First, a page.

Hudson Valley Parent

HVP March 2020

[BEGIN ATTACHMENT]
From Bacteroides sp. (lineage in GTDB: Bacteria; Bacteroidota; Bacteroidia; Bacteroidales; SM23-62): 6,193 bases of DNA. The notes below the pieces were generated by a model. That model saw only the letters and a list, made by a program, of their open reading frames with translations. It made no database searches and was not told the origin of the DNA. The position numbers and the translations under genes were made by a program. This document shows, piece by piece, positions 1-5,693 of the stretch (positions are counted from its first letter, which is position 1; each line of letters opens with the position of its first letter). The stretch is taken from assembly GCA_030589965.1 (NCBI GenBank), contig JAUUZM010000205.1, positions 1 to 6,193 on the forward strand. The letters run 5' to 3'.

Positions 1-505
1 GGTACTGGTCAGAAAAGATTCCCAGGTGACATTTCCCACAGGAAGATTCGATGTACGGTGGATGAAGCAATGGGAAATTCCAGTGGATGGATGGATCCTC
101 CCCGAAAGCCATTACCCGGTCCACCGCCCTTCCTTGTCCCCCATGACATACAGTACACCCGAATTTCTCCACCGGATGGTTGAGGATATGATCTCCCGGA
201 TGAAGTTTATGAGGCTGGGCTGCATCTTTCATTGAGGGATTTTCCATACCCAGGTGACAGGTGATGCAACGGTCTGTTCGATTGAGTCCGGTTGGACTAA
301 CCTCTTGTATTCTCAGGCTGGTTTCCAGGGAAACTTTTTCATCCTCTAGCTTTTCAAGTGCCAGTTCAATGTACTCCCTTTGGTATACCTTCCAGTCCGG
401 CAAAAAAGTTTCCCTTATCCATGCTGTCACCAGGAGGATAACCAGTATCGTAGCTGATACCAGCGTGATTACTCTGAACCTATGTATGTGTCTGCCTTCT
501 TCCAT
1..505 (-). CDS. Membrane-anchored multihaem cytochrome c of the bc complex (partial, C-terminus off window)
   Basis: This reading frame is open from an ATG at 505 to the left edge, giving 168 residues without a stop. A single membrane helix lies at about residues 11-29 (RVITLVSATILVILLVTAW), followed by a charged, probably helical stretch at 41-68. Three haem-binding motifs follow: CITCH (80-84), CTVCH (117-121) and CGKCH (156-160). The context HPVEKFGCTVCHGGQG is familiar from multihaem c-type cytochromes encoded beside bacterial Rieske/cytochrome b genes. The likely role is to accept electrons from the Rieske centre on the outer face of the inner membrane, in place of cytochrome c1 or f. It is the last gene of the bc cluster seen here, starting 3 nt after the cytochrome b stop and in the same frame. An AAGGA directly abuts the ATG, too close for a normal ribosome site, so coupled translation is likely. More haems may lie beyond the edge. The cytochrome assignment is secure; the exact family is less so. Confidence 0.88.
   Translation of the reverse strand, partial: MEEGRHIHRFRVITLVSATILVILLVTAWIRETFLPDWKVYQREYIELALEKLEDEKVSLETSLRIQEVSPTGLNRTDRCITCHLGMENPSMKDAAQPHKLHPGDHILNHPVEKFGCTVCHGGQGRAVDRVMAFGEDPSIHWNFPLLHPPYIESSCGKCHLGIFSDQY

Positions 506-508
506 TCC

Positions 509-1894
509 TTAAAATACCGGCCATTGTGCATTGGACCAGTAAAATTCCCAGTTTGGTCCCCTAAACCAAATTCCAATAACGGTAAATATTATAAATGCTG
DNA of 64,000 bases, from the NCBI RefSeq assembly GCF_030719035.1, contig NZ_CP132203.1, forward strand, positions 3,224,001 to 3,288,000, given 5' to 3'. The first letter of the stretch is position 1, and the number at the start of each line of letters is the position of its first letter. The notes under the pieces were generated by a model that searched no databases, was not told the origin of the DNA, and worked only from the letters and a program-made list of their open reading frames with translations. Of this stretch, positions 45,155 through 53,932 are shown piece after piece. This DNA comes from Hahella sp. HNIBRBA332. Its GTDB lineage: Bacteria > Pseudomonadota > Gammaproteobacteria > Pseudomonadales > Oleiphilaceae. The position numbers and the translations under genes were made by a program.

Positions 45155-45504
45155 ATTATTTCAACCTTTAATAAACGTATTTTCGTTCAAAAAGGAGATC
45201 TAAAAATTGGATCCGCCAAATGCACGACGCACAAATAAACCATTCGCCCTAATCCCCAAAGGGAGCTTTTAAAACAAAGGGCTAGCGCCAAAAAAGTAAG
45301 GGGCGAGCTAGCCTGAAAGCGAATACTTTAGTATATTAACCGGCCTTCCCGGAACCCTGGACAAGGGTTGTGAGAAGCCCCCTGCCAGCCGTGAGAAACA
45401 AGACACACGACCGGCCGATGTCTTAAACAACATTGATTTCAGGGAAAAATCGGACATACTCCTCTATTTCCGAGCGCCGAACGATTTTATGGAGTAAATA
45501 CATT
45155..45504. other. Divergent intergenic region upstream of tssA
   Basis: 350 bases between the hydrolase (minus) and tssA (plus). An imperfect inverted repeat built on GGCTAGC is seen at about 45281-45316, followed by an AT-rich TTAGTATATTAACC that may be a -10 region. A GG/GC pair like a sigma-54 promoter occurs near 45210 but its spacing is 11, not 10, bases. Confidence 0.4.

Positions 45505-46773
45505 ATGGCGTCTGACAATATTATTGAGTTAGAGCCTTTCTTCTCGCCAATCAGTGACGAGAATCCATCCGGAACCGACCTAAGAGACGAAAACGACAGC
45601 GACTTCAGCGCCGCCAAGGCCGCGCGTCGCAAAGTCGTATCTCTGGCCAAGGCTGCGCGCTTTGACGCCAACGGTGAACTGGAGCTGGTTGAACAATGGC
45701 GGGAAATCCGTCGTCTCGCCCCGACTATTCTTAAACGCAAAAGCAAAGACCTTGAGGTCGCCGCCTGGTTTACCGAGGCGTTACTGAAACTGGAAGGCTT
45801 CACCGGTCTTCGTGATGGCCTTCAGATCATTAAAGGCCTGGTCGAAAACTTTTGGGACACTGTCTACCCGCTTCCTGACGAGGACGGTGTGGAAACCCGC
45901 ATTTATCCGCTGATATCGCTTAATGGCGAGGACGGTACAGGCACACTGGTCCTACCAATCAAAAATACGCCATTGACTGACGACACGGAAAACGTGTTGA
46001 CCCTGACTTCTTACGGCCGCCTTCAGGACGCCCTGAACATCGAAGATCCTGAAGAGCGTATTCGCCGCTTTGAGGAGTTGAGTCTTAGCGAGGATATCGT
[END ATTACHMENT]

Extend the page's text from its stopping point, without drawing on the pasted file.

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24 Hudson Valley Parent n March 2020 Editor's note: It's hard not to agree with the Mid-Hudson Valley Community Profiles project's assess- ment that targeted bullying can have a negative impact on a student's self-esteem along with the ability to concentrate and learn. Or that bullying has a ripple effect, where non-bullied kids in proximity of incidents involving bullying others become afraid or insecure. Fortunately, the assesssment also shows that incidents of bullying in the region decreased by 15 percent between 2014 and 2018. Trouble- some, however, is that despite the decline, there were 9.3 bullying incidents for every 1,000 students in the region in 2018. Here, James McGuirk, Ph.D., president of the Children's Founda- tion of Astor, looks at how kids are bullied, its harrowing effects and how to address and stop it. Your 12-year-old son has always loved going to school. All of a sud- den, he is complaining of stomach aches, headaches - any excuse to stay home. You recently heard from a friend whose child believes that your son is being verbally harassed on the bus and in the lunchroom. The friend suggests there may have been some physical abuse as well, and you are left reeling. Bullying is a serious, perva- sive issue. In our society bullying occurs in-person, in schools and at home, sometimes through the veil of computer and phone screens, away from adult supervision. Ac- Stand up to bullies The problem of bullying and what to do about it By JAMES MCGUIRK, PH.D. cording to the National Center for Education Statistics' 2017 School Crime Supplement, about 20 per- cent of youth ages 12-18 experience bullying, and 15 percent of students in this age group reported being bullied online or by text. Similarly, the 2017 Youth Risk Behavior Sur- veillance System shows that 21.7 percent of New York State youth ages 14-18 reported being bullied on school property, and 17.6 per- cent reported being electronically bullied within the prior 12 months. Manifesting in a variety of ways, bullying can include verbally teasing, name calling, threatening or taunting someone; physically harming a person or their property, as well as socially isolating someone by excluding them; alienating them from peers or starting negative ru- mors. These behaviors often occur in schools or places where children gather in groups but can also follow them home due to the increasing use of technology. Modern and insidious cyberbullying can occur through SMS, texts, social media, chat rooms or gaming forums where people can view or share content online. Often causing embarrass- ment or humiliation, digital torment includes sending, posting or sharing negative, harmful, false or mean content about someone else. Bullying causes widespread eff ects. While bullying has been an issue facing youth for ages, there has been growing recognition about the negative ways it can impact the lives of victims. Repercussions can persist through adulthood and include depression, anxiety, weight loss and decreased academic achievement, among others. Dis- tressingly, the information reported about bullying is not always paired with actionable steps to prevent and address the torment that children may be experiencing. According to, only about 20 to 30 percent of student victims report bullying to an adult, which makes it critical for parents and guardians to under- stand the signs and social dynamics of bullying, as well as ways to han- dle it when it effects their children. For instance, if your child begins regularly complaining of physical ailments, is increasingly reluctant BULLYING It's e ects and how to combat it

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